Secure owners – calm dogs?
“Besides personal experience, genetic and hormonal factors, there might be several other factors, which could play a role in the development of separation anxiety. Here we investigated one possible factor, the nature of the relationship with the owner.” - said Tamás Faragó research fellow (Premium Postdoctoral Fellowship, Hungarian Academy of Sciences) at the Ethology Department, and the leader of this study.
The dog-owner relationship is affected by the attachment, which, in ethological sense, is the phenomenon when we seek for others’ closeness, and in the lack of this closeness we show stress related behaviours. In most species, this phenomenon can be observed in offspring’s attachment towards the mother.
As an effect of domestication dogs develop a similar attachment towards the owner, as children to their mother:
in the absence of the owner, dogs exhibit stress related behaviours ( “separation stress”), and at reunion they greet their owner joyfully and try to stay close.
“However, in case of children we know that the picture is more complicated: different attachment styles emerge in the child depending on how and to what extent their mother provides safety and predictability” - stated Veronika Konok research fellow (CELSA project), and one of the authors of the study.
If the mother responds to the children’s signals and emotional (attachment-related) needs in a predictable way, then the children likely develop a secure attachment style, which means they will trust in others and feel safe. Nevertheless, if the mother is responding unpredictably (not responsive), then the children might develop an insecure attachment style: they would avoid intimacy, because they don’t trust others (avoidant attachment), or they would constantly fear of being abandoned and rejected (anxious attachment).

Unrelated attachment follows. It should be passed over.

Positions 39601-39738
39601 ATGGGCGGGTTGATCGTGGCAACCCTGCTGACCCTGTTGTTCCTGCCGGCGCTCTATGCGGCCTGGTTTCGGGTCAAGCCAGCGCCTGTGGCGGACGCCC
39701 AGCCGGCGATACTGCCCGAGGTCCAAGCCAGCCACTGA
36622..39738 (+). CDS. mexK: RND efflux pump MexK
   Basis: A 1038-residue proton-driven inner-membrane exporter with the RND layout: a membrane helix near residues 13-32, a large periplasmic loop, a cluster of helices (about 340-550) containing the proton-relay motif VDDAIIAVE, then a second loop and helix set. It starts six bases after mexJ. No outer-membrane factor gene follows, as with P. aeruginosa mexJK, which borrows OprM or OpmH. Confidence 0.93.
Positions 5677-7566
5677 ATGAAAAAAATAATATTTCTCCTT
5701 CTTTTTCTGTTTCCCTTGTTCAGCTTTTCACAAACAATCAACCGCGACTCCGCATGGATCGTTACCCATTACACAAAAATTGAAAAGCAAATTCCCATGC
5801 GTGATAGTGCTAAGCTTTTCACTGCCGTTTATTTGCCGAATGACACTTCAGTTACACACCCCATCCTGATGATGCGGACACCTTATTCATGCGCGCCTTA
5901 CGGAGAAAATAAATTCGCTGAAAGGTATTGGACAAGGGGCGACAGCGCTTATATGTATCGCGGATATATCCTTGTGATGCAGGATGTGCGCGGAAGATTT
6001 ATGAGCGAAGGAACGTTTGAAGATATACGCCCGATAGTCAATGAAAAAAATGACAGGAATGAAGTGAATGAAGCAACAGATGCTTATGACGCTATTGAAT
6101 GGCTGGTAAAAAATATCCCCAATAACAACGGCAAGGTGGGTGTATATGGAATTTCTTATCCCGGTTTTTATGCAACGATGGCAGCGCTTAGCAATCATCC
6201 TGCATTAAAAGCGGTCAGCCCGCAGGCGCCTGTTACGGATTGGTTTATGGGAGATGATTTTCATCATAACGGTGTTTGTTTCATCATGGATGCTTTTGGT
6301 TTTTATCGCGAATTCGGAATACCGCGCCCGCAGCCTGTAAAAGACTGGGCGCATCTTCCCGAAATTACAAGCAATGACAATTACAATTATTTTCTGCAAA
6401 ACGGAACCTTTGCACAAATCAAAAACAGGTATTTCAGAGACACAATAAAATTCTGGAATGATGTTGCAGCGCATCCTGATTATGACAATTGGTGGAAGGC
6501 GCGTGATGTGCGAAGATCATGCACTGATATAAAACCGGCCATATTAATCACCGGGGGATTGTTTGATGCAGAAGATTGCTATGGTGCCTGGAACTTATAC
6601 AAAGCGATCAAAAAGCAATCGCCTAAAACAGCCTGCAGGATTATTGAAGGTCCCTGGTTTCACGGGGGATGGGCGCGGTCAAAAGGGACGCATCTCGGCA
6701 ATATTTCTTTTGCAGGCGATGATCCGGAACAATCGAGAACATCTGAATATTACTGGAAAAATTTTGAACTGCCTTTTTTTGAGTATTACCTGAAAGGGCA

Not surprisingly, separation anxiety which is an existing psychological disorder in the case of the children too, is more likely to develop in children with insecure-anxious attachment style than in secure or insecure-avoidant children.
We also know that the responsiveness of the parents depends on to what extent they have developed secure attachment during childhood. This means that as a parent we unintentionally transmit our attachment style to our children. As owners, do we do the same to our dogs owners? And do dogs have similar attachment styles as humans? If yes, is separation anxiety specific for insecure-anxious dogs?
“To answer all these questions, we asked 125 owners to fill out a questionnaire about their dogs’ behaviour during their absence and reunion, and how much they are worried when they leave their dog alone” - said András Marx PhD student, and an author of the study.
Using a statistical procedure, which tries to identify distinguishable classes in the data, the researchers attempted to group the dogs based on their attachment-related behaviours (separation and reunion), and the feelings of the owner about leaving their dogs alone, and they investigated whether these classes match the secure, insecure-avoidant and insecure-anxious attachment styles observed in humans.